"It is obvious that private residential prices is also in a consolidation phase with prices still under some pressure," said Mr Ismail, “prices are expected to show modest declines or remain flat with price decreases of up to 2 per cent in 2016, led by OCR price decreases. This is the lowest in the last 3 years.”
Luxury properties in the CCR rose 0.2 per cent as affluent home buyers have greater holding power and are able to wait for a suitable offer before selling. Furthermore, CCR properties attract primarily high net worth buyers, who are less likely to be affected by rising interest rates and/or existing measures.
It is similar for Singaporean buyers of prime properties in the CCR; they are usually more affluent and are also less affected by measures such as TDSR and ABSD - as compared to average income Singaporeans. The current low interest rates may have also induced demand.
“CCR prices have been sliding for the past 2 years and it has perhaps reached a level whereby consumers are somewhat comfortable with. The two consecutive quarters of price increases signify the return of confidence in this region.”
“Today’s CCR prices are much lower compared to 2 or 3 years ago; and with developers slashing prices and/or offering discounts, CCR prices have narrowed the price gap between RCR properties – which attracted buyers to pick up units there.”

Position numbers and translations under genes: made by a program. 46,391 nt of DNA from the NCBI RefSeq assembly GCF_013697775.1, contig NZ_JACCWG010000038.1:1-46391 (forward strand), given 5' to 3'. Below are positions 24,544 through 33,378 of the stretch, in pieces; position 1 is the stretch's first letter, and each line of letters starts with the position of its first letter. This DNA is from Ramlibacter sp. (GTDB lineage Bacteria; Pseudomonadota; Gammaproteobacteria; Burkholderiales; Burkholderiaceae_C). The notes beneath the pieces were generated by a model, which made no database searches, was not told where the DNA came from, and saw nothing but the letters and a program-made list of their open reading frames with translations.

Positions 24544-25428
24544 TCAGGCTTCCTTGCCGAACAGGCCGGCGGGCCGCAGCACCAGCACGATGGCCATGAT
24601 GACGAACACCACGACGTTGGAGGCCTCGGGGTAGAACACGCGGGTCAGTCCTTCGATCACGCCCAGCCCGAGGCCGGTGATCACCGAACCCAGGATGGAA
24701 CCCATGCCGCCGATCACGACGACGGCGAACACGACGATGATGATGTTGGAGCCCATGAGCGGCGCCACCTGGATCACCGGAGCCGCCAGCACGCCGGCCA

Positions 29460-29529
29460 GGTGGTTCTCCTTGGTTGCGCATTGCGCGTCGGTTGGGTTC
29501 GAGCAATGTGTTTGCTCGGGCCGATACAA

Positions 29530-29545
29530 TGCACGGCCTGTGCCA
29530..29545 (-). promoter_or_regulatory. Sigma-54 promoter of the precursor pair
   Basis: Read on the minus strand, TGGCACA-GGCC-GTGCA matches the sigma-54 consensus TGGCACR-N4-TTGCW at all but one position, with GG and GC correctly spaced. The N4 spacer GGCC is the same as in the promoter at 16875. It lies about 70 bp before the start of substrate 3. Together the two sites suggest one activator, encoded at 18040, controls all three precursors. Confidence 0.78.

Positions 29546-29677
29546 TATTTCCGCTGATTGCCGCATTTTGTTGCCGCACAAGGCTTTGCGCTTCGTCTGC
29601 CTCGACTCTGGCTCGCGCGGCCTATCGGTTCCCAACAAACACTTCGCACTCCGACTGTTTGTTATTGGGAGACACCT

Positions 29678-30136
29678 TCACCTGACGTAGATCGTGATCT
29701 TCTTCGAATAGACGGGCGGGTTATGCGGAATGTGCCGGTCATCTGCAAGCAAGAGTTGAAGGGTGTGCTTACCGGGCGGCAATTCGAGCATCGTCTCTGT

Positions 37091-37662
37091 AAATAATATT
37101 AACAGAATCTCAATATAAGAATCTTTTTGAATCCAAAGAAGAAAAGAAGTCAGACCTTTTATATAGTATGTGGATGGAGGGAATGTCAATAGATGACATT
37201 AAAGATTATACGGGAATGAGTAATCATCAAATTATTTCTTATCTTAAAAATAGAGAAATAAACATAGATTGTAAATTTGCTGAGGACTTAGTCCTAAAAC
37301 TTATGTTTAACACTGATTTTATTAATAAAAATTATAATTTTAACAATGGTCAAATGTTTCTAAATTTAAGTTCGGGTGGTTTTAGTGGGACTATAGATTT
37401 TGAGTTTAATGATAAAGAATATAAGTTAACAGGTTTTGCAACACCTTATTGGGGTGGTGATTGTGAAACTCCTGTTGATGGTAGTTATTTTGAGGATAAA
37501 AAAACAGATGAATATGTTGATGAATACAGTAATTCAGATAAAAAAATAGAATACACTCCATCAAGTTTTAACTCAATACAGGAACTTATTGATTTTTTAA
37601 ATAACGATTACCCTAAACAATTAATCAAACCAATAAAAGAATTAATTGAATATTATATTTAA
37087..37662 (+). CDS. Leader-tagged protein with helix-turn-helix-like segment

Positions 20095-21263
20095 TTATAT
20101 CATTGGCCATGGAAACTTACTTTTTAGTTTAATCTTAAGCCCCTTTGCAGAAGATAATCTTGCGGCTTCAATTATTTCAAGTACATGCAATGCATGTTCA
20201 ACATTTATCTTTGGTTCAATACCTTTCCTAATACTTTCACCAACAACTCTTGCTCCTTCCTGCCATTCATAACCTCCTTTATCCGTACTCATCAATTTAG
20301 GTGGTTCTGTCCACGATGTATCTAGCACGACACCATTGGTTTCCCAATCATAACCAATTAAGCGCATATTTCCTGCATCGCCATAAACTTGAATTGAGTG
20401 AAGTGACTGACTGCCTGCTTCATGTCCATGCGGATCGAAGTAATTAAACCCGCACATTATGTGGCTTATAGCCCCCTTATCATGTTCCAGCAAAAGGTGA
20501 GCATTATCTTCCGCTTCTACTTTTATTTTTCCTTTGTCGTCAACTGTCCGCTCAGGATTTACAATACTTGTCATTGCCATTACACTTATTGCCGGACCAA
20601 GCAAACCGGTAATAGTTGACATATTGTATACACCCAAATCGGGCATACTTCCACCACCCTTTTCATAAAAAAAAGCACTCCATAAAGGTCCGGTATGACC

In contrast, buyers of properties in the mass-market OCR and to a certain extent, the RCR, are generally more price sensitive, targeting properties with prices ranging from S$1,000-S$1,500psf in the mass market segment, and S$1,500-$2,000psf in the mid-tier segment. Such buyers are usually bargain hunting, or looking for ‘value-buys’ – as such, the ability to take up loans is critical for their purchase decision – but many are hampered by the TDSR as Mr Ismail believes that more potential buyers are finding greater difficulty to invest in a private home with a price quantum beyond $1.3 million given the lending curbs - and the situation is compounded by the ABSD.
Most purchasers are home-stayers and a significant group of them fall into the HDB-upgrader category. However, recent price indices from HDB and URA have fallen in the last couple of years, which again have impacted their upgrading ambitions.